NEWPORT NEWS, Va. (WAVY) — Raven Keffer was 17 when she was admitted to Newport News Behavioral Health Center in June.
According to an employee who had knowledge of Raven’s case, her complaints of serious health problems went unheeded by nurses who were in charge.
By the time someone called 911, Raven had already been there eight days. She was transported to a hospital but died there the same night.
A state investigation released last month found that Newport News Behavioral Health failed to comply with 13 different regulations. The follow up report says the center has made several changes to its admission and screening procedures.
They include more documentation of the person’s medical history, determining whether they pose a risk to themselves or others, and even picking up on visual cues that might indicate underlying medical conditions.
But the list of violations that the state released in September included depriving Raven of appropriate services and medical treatment — and this week’s report shows no evidence that Newport News Behavioral Health has taken any action to put a plan in place for future medical emergencies.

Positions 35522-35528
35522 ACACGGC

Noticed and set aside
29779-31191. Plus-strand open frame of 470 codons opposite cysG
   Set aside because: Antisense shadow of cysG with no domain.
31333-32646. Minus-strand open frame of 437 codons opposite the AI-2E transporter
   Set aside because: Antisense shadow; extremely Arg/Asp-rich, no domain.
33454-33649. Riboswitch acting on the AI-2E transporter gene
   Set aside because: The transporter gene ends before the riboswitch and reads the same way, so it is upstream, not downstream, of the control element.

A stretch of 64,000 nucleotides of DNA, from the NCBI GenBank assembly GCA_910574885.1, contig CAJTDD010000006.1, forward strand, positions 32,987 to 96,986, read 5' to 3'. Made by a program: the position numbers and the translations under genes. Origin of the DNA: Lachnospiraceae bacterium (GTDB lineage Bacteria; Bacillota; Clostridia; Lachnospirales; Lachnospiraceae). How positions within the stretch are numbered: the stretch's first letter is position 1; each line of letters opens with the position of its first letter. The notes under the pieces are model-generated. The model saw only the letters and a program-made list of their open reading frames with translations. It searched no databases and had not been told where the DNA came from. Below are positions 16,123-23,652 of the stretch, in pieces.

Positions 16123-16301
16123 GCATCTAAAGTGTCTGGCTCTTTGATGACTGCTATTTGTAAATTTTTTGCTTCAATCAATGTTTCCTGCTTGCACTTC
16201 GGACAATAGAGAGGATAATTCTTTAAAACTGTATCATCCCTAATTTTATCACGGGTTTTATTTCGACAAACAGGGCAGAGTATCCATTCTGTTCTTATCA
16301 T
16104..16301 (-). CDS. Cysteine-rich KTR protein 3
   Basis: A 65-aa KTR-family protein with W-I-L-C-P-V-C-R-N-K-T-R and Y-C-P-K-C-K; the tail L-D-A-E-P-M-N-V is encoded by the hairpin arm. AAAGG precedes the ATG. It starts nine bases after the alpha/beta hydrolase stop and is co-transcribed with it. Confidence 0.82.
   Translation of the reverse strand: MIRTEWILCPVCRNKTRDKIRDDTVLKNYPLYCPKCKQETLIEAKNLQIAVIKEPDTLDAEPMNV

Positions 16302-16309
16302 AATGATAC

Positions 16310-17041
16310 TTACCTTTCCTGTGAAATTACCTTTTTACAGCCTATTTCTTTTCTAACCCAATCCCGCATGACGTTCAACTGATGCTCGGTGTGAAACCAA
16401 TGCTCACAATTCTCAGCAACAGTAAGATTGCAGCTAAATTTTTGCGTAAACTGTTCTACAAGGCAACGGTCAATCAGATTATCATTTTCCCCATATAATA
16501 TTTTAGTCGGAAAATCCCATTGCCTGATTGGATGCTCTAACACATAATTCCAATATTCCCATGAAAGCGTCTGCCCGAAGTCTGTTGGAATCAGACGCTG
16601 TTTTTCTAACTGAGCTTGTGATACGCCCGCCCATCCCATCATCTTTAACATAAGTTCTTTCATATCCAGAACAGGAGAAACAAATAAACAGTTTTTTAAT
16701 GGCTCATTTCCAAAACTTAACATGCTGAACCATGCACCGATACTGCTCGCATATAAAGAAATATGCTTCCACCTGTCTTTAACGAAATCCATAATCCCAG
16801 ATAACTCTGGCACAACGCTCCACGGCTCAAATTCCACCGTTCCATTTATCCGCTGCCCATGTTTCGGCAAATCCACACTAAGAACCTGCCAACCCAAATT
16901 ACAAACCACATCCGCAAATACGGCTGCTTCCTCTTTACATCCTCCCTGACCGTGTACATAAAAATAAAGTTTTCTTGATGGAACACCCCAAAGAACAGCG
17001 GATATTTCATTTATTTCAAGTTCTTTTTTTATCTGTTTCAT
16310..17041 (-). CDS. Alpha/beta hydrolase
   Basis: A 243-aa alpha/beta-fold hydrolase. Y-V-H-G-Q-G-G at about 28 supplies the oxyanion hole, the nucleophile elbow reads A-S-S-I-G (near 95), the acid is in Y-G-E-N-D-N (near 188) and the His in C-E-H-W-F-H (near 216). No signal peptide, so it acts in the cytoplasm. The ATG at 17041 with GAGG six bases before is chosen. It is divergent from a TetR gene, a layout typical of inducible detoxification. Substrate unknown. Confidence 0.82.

In fact, that violation isn’t even mentioned.
10 On Your Side asked for comment from CEO Paul Kirkham. As he has in the past, Kirkham cited patient privacy laws and said the center once again “extends deepest condolences to family and friends.”
Newport News Police were initially looking into Raven’s death but have ended their investigation.
The medical examiner’s office ruled that Raven died from natural causes related to lymphocytic adrenalitis, a type of autoimmune disease.
Those close to Raven, as well as the employee who spoke to us as anonymous source, say while the center may not have been able to prevent Raven’s death, it should have transported her to a hospital more quickly, and that medical attention might have made her final days less grueling.